Chengdu and London are getting a non-stop connection this summer with Chinese national carrier Air China launching a new service between Chengdu and London Gatwick on July 3.

The two cities have largely lacked a non-stop connection since the cancellation of British Airways’ London Heathrow-Chengdu service back in January 2017.

Air China will fly its new route three times a week, on Tuesdays, Fridays and Sundays, using its two-class Airbus A330-300 aircraft. Flights will operate with the following schedule:

Flight No. From To Departs Arrives Days
CA423 Chengdu (CTU) London (LGW) 1550 2000 Tue, Fri, Sun
CA424 London (LGW) Chengdu (CTU) 2200 1540+1

The airline configures its business class cabin on the A330-300 with 30 flatbed seats that recline to a full 180 degrees, laid out in a 2-2-2 configuration. Pitch in the business class cabin is 75 inches while width is 20.78 inches.

The 255 seats in the economy class cabin have a standard pitch of between 31 and 32 inches, along with a width of 18 inches and a 105-degree recline. There are, however, 16 seats in rows 31 and 32 that offer extra legroom, for a total pitch of 37 inches. These seats are rather erroneously labelled as “premium economy” on the airline’s seat map, as the product and layout is essentially the same as the rest of the economy cabin aside from the additional legroom.

Tickets are currently available to purchase, though only via the airline’s Chinese-language website (the route does not currently appear on its English-language sites).

Fares for the inaugural flights, after taxes and surcharges, are currently RMB8,584 (US$1,352) for a return economy class ticket and RMB16,539 (US$2,606) for a return business class ticket.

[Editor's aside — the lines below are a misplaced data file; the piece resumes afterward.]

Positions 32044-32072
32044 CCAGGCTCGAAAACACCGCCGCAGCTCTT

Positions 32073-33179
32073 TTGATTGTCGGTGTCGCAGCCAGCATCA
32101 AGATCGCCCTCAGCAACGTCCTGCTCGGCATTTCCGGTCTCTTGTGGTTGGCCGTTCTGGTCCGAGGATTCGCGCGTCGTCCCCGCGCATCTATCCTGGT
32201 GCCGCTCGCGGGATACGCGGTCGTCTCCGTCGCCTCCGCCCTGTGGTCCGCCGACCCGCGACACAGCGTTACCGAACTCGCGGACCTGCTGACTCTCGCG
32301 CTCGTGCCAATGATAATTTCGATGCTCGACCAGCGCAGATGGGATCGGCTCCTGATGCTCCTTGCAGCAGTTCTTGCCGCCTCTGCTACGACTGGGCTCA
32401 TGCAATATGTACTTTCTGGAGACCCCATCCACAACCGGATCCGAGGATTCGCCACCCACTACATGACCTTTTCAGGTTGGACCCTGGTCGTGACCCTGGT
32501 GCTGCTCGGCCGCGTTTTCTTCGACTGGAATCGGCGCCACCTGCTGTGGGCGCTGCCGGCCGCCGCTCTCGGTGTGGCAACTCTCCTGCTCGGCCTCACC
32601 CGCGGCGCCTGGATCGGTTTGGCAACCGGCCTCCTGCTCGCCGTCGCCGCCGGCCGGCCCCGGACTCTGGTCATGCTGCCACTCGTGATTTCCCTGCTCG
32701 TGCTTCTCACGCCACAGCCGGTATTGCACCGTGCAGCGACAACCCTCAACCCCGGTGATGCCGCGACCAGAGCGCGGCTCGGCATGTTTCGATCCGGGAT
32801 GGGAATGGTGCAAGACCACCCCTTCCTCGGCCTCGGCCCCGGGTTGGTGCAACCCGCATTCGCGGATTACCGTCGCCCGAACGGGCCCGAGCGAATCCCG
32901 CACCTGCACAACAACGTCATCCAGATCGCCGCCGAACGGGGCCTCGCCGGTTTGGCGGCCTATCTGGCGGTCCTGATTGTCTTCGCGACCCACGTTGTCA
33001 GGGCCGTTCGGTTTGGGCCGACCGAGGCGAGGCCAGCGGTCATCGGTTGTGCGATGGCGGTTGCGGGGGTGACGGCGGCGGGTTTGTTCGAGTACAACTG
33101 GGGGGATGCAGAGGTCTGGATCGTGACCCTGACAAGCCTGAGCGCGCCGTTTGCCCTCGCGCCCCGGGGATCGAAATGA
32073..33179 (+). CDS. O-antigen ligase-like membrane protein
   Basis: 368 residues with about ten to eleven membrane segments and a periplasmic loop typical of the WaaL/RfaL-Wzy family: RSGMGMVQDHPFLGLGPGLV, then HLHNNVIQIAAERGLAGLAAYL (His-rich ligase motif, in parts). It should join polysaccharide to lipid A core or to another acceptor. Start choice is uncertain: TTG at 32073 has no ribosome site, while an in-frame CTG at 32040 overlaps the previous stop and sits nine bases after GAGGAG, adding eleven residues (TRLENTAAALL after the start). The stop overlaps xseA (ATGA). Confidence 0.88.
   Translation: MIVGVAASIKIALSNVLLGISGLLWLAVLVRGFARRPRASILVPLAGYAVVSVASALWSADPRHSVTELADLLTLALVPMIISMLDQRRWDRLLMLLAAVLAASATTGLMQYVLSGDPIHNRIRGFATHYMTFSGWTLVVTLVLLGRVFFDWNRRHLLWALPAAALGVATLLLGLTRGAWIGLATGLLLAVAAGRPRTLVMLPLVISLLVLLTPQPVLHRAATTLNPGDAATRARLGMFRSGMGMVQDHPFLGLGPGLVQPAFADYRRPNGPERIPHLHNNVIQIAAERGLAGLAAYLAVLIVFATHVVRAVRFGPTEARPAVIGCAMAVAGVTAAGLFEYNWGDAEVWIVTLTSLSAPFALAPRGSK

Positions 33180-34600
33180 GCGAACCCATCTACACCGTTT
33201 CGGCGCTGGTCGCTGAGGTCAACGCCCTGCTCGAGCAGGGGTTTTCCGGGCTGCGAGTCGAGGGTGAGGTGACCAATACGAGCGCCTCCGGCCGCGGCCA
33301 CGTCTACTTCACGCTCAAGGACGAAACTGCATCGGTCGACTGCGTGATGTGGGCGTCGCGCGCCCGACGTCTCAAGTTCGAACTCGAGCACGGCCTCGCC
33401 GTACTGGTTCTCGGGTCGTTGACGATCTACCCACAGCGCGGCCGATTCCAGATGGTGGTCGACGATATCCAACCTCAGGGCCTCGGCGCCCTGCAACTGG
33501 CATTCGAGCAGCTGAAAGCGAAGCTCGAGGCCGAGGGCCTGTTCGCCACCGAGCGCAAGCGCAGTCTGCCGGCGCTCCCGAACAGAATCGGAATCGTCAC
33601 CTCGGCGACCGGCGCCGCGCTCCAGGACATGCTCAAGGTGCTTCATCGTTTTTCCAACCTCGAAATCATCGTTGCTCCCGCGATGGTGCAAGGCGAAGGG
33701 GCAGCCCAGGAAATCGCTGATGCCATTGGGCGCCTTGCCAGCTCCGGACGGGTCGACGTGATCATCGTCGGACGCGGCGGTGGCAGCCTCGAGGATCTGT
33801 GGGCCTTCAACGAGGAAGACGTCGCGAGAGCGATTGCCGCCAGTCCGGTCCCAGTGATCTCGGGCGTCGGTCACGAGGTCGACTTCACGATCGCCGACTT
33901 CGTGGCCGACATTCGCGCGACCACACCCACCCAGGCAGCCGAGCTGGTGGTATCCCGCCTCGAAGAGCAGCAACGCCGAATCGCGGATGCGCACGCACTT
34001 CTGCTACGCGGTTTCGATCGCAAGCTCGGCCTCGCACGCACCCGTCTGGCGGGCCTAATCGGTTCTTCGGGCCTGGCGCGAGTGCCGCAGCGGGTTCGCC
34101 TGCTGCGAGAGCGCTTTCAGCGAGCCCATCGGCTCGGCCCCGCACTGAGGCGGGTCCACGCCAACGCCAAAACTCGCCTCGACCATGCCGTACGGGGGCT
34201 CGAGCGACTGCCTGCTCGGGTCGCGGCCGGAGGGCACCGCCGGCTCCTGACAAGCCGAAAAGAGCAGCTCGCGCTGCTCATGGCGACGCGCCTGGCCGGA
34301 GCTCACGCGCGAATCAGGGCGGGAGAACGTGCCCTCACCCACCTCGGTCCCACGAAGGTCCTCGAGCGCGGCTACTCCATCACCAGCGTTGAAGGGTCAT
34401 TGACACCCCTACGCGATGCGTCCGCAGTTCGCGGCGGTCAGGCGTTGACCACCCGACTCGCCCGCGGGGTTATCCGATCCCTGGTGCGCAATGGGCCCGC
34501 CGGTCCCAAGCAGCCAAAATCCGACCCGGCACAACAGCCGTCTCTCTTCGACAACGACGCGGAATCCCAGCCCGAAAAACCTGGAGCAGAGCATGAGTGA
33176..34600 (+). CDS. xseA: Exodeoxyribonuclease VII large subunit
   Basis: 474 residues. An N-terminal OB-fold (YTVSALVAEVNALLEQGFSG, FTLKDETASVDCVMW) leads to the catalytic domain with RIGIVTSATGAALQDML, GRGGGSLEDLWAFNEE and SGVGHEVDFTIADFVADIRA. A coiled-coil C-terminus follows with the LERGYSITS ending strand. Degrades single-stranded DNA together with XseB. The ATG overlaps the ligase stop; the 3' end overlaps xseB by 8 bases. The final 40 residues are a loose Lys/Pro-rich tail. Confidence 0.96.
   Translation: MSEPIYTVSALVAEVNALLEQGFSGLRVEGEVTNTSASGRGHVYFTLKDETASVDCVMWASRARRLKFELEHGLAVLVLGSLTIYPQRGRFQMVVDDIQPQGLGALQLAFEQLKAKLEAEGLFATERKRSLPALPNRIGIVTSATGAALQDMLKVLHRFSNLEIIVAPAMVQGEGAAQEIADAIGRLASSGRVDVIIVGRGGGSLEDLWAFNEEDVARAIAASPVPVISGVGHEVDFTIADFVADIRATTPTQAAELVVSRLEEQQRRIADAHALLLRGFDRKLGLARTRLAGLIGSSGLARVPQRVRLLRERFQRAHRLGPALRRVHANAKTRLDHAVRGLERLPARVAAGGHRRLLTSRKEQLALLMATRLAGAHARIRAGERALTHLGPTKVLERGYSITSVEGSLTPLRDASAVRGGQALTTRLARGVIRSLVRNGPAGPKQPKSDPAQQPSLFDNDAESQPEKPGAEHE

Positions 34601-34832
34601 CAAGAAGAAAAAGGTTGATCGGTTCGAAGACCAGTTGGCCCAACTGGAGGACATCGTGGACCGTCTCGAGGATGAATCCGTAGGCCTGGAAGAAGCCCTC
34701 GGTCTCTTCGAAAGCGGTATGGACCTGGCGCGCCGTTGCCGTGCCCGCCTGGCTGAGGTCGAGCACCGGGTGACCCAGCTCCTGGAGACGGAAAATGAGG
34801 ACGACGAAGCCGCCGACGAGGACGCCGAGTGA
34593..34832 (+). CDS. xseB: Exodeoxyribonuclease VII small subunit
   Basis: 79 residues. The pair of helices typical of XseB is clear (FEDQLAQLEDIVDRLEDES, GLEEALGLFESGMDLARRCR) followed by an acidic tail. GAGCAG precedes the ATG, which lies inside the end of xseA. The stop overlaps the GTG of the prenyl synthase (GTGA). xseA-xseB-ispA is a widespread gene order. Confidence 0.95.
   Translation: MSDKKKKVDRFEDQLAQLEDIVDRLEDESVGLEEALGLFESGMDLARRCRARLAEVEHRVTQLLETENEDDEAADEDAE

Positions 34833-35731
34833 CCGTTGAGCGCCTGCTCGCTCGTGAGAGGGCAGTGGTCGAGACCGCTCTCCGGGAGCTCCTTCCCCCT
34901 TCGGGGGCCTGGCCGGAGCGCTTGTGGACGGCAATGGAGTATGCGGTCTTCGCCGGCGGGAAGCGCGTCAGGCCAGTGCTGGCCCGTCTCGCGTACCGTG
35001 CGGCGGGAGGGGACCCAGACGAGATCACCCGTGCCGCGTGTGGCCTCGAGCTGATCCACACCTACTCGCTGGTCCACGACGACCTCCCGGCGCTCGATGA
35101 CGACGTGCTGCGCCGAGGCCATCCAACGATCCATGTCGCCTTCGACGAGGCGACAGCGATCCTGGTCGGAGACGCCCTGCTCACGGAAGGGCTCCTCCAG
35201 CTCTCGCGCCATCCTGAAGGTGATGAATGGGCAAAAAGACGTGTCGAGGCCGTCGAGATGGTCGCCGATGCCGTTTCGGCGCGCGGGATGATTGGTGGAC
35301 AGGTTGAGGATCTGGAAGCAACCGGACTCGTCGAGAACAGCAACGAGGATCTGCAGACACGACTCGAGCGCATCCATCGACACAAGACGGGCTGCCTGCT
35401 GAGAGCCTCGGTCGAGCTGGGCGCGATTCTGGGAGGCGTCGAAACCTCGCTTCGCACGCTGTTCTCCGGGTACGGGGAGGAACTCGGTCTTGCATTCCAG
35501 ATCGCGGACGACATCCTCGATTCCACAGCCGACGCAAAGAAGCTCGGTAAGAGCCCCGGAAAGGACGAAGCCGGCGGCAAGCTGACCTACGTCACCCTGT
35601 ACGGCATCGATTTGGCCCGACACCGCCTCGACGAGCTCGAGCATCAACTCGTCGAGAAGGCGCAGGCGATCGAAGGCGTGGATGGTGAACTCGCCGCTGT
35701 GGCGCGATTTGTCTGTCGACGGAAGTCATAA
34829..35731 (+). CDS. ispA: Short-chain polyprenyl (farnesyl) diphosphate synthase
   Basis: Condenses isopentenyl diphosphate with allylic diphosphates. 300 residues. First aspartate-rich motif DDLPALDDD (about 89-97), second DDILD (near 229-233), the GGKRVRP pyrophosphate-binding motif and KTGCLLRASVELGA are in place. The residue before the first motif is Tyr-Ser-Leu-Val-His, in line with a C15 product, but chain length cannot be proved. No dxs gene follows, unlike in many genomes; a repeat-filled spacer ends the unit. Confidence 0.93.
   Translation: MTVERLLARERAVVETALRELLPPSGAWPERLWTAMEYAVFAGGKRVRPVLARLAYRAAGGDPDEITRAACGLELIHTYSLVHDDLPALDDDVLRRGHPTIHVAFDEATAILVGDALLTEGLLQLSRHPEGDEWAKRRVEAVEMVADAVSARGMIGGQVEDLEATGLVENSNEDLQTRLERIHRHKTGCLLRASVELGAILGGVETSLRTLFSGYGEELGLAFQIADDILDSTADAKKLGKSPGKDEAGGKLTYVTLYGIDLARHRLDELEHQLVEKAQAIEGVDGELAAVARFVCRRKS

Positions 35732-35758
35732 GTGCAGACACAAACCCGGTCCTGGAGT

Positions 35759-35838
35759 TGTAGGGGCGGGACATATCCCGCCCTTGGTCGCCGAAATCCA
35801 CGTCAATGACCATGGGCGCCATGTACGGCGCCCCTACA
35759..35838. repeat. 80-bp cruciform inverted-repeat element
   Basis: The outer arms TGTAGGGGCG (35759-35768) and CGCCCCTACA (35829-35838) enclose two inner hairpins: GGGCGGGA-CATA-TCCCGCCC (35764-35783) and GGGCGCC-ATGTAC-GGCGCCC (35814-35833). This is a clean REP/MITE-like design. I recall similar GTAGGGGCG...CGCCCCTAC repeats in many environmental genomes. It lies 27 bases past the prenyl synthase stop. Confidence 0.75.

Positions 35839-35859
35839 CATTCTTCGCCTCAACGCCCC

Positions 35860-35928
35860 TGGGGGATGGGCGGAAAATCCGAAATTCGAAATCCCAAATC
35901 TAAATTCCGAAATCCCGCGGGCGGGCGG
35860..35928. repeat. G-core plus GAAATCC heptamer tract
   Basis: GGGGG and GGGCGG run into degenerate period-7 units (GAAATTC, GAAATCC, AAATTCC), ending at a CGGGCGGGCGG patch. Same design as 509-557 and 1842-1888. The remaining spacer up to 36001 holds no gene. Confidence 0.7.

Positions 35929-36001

Chinese airlines have been ramping up their connectivity to London in recent months. Beijing Capital Airlines, Hainan Airlines, Tianjin Airlines and China Southern have each launched or are about to launch new non-stop flights to the British capital, connecting it with Qingdao, Changsha, Xian and Wuhan, respectively.

The growth of routes between the two countries follows an agreement back in December last year to increase the number of permitted flights per week between the UK and China to 150, up from 100.

So far, it has been airlines in China that have capitalised on this increase. British Airways currently only flies non-stop to Beijing and Shanghai on the Chinese mainland, while Virgin Atlantic only flies to Shanghai.

That being said, British Airways CEO, Alex Cruz, has indicated that the carrier intends to have a strong presence in the country. At a media roundtable in Hong Kong back in March, Cruz said the airline “cannot be a major player on the international stage and connect Britain to the world and not have a bigger presence [in China]”.

Currently, this means leaning on its partnerships with Cathay Pacific and Finnair as well as through its codeshares with China Eastern and China Southern.

“Chinese carriers are growing very fast and it’s incredible the number of destinations that are being opened all across Europe,” Cruz added. “We are benefiting together with some of our partnerships on that and we feed some of those airlines, at Heathrow for example. So we will be part of that picture.”